Franchisees Pay a Premium to Buy Into Large Chains

For would-be franchisees who can’t afford the biggest chains, there are plenty of smaller outlets. Their names may sound a little hokey (P.B. Loco Peanutbutterlicious Café; Lil’ Pals Pet Photography), and the business models may be shakier. Unproven franchises are inherently riskier than established national brands, although big chains can also struggle.

Businessweek
November 5, 2014

Franchisees Pay a Premium to Buy Into Large Chains
Patrick Clark

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Photograph by Hisham Ibrahim/Getty Images

McDonald’s (MCD) has more than 14,000 franchises in the U.S., while 7-Eleven has 7,800. Those are the types of businesses most people think of when they think about franchises, which helps explain why entrepreneurs buying into those chains pay a premium: The median costs for opening a franchise in the largest U.S. systems is more than double what franchisees can pay to invest in a smaller chain.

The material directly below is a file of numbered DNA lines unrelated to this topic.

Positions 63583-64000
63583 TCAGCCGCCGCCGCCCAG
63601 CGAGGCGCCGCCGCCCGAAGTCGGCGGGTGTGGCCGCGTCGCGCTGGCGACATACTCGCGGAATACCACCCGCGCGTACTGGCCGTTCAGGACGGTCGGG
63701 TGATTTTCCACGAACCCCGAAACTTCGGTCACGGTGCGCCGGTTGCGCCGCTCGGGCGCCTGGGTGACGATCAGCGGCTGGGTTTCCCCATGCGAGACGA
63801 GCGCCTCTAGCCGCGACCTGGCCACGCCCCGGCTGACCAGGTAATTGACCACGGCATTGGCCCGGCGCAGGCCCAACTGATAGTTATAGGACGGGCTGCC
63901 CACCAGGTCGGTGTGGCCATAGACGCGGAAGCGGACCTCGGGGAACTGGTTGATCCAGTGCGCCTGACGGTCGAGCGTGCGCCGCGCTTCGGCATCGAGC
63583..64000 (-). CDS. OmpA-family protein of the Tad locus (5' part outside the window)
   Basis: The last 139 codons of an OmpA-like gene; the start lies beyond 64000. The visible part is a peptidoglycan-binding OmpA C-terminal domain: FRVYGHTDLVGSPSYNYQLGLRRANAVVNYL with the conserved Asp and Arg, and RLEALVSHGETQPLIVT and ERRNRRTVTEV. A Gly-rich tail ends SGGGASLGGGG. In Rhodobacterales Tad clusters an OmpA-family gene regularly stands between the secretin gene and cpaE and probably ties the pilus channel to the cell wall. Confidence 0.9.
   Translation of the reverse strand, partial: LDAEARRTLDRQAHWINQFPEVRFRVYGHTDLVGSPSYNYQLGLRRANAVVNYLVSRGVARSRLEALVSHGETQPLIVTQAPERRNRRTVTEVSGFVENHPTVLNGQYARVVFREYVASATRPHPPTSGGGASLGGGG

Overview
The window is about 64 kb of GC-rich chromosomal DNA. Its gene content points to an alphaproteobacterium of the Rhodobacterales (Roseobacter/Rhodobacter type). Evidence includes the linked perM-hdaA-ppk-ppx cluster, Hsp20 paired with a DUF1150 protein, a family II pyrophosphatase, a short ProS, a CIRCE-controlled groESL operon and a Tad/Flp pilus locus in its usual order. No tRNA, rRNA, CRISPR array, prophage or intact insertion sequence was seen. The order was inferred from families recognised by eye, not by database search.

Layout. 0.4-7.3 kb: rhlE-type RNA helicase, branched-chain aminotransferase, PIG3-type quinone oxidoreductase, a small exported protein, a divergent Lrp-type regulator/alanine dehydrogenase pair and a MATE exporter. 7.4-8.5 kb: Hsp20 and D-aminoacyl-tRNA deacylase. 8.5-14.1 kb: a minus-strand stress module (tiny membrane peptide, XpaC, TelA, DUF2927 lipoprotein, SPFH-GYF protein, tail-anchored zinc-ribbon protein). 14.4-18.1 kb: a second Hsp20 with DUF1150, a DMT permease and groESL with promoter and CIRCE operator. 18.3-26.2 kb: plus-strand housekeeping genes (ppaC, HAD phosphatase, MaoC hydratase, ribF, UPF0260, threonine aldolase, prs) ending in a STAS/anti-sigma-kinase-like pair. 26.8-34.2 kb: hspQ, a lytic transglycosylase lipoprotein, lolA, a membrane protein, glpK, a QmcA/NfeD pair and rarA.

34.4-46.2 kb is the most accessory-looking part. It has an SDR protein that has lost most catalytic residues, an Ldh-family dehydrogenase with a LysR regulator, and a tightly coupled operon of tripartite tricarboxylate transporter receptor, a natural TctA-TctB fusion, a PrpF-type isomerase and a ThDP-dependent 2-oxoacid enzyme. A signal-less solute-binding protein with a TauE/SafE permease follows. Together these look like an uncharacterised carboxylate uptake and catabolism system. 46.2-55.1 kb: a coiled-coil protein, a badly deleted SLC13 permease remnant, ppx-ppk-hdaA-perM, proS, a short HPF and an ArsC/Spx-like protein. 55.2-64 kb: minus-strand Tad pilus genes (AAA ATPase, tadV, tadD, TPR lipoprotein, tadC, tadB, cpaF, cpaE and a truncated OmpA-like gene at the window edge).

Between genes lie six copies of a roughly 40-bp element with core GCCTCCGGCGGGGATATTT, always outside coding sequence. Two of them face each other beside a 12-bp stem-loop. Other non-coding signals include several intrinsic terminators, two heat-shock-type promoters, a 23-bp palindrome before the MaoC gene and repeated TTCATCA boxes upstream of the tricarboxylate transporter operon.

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The numbers are compiled by a Canadian company called FranchiseGrade, which gathered the data from 1,880 franchise disclosure forms, and it’s likely that some smaller chains have slipped through the cracks. (We look at median data because franchised hotel chains, which have higher startup costs, can skew averages.)

Large chains have better name recognition than smaller ones, so it’s not surprising that they can charge a premium. Large chains are also more likely to attract multi-unit franchise owners, such as the publicly traded Carrols Restaurant Group (TAST), which owns more than 500 Burger Kings. Higher startup costs—which can include license fees, equipment, and other supplies—may also help the big chains weed out less sophisticated entrepreneurs.

For would-be franchisees who can’t afford the biggest chains, there are plenty of smaller outlets. Their names may sound a little hokey (P.B. Loco Peanutbutterlicious Café; Lil’ Pals Pet Photography), and the business models may be shakier. Unproven franchises are inherently riskier than established national brands, although big chains can also struggle.

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The data should help potential franchise buyers differentiate between the types of opportunities in front of them. Most companies selling franchises have only a small number of locations. The ones with the biggest footprints cost the most.

Clark is a reporter for Bloomberg Businessweek covering small business and entrepreneurship.

http://www.businessweek.com/articles/2014-11-05/franchising-franchisees-pay-a-premium-to-buy-into-large-chains


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